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The Art of Political Murder: Who Killed Bishop Gerardi? 
by Francisco Goldman.
Atlantic, 396 pp., £16.99, February 2008, 978 1 84354 737 2
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Juan Gerardi, an auxiliary bishop of the archdiocese of Guatemala, was bludgeoned to death with a paving slab in his garage on the night of 26 April 1998. The parish house of the church of San Sebastián is next to a park in the centre of Guatemala City, a few blocks from the National Palace and the headquarters of the Presidential Military Staff (EMP). At around ten o’clock on that Sunday evening, one of the homeless men who slept in the park, Rubén Chanax, saw a bare-chested man emerge from the garage and run off towards Seventh Avenue. Shortly after midnight, Father Mario Orantes, the 34-year-old assistant priest of San Sebastián who lived in the parish house with Bishop Gerardi, rang the chancellor of the curia with the news that he’d found the bishop’s corpse. He called several other people too, including eventually the fire brigade (who do the work of ambulance crews in Guatemala) and the police. The news spread quickly. Through the early hours of the morning, a substantial crowd gathered: police, firefighters, churchmen, friends of the bishop, human rights activists, UN officials, rough sleepers, the attorney general, and a mysterious short man with a moustache who was taking photographs.

Two days before the murder, the Guatemalan Archdiocese’s Office of Human Rights (ODHA), of which Bishop Gerardi had been the director since it was set up in 1989, published a 1400-page report entitled Guatemala: Never Again. It documented the results of an investigation into the disappearance, torture and murder of the 200,000 civilians killed during the thirty-year civil war between a succession of right-wing military governments and leftist guerrillas. Many of the worst atrocities were committed by the EMP. The attorney general wasn’t the only one immediately to make a connection between the report and the murder, to assume that the army was somehow involved in the bishop’s death.

In 1944, when Gerardi was 22 years old, two years before he was ordained, Guatemalans elected their first democratic government. Ten years later, the republic’s second president was overthrown in a coup backed by the CIA and the United Fruit Company. Throughout the Cold War, military death squads, funded and trained in counterinsurgency techniques by the United States, suppressed all forms of opposition. This was nominally part of the fight against Communism, which is the reason America condoned it, but according to Francisco Goldman in The Art of Political Murder, ‘it was essentially a war to protect an entrenched elite.’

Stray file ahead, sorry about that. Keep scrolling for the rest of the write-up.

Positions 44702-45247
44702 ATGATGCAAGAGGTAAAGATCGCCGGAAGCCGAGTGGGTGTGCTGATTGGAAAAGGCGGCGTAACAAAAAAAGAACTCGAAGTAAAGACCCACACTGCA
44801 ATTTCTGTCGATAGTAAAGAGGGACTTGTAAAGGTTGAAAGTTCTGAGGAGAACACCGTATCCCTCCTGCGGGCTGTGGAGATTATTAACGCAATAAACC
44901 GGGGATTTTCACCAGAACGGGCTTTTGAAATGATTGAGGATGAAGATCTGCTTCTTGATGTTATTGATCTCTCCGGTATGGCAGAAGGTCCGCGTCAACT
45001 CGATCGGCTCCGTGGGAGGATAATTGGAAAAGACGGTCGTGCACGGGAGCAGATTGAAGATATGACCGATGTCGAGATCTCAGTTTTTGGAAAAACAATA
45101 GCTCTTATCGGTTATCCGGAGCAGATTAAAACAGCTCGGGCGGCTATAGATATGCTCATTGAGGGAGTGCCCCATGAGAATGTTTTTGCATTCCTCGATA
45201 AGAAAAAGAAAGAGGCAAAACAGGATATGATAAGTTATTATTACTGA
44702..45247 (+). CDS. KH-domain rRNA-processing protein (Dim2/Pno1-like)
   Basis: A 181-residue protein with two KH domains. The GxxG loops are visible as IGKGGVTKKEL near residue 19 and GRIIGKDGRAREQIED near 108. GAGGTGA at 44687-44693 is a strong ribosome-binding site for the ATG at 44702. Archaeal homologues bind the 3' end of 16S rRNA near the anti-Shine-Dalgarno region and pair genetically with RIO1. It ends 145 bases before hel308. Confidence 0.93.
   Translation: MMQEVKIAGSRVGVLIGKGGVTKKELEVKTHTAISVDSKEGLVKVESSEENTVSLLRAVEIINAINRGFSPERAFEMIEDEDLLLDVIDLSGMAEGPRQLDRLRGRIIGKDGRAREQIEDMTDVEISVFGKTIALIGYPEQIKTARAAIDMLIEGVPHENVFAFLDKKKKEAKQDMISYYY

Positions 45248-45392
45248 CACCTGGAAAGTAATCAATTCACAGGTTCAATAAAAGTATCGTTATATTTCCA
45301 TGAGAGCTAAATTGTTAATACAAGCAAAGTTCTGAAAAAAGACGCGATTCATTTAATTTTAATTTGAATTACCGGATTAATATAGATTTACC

For the first twenty years of his working life, Gerardi was based in poor rural parishes. After a stint in Guatemala City, in 1967 he was appointed bishop of Verapaz, a sprawling diocese of mountains and coffee plantations in the north inhabited mostly by Q’eqchi Maya Indians, along with a few wealthy landowners. Rather than following tradition and catering to the oligarchy, Gerardi, influenced by the liberation theology that had begun to spread throughout Latin America, introduced a Mayan language Mass. ‘We find ourselves faced with a situation of exploitation, marginalisation, illiteracy, endemic illnesses, poverty and even misery,’ he wrote in 1973. The following year he was made bishop of El Quiché. In 1980, 37 Mayan peasants from his diocese occupied the Spanish embassy in Guatemala City to protest against the army’s attacks on their villages. Security forces stormed the building and set it on fire, killing all but one of the protesters; the survivor was kidnapped from his hospital bed a few hours later and murdered.

The army stepped up its campaign in El Quiché, attacking churches and convents and murdering priests they considered tainted by liberation theology. Gerardi told the local army chief that the soldiers were killing more people than the guerrillas were, and that the military’s lawless actions were recruiting civilians to the guerrillas’ cause. One night in July 1980 the bishop was smuggled out of a village along a mountain path to avoid an army ambush that had been set for him. Either in fear or protest, or a combination of the two, Gerardi shut down the diocese. Four months later, on his return from a trip to the Vatican, where he had asked the pope to speak out against the brutality and violence of the Guatemalan army, he was refused entry to the country and went into exile in Costa Rica. In 1983, a change of both president and archbishop meant that Gerardi was allowed home and appointed auxiliary bishop.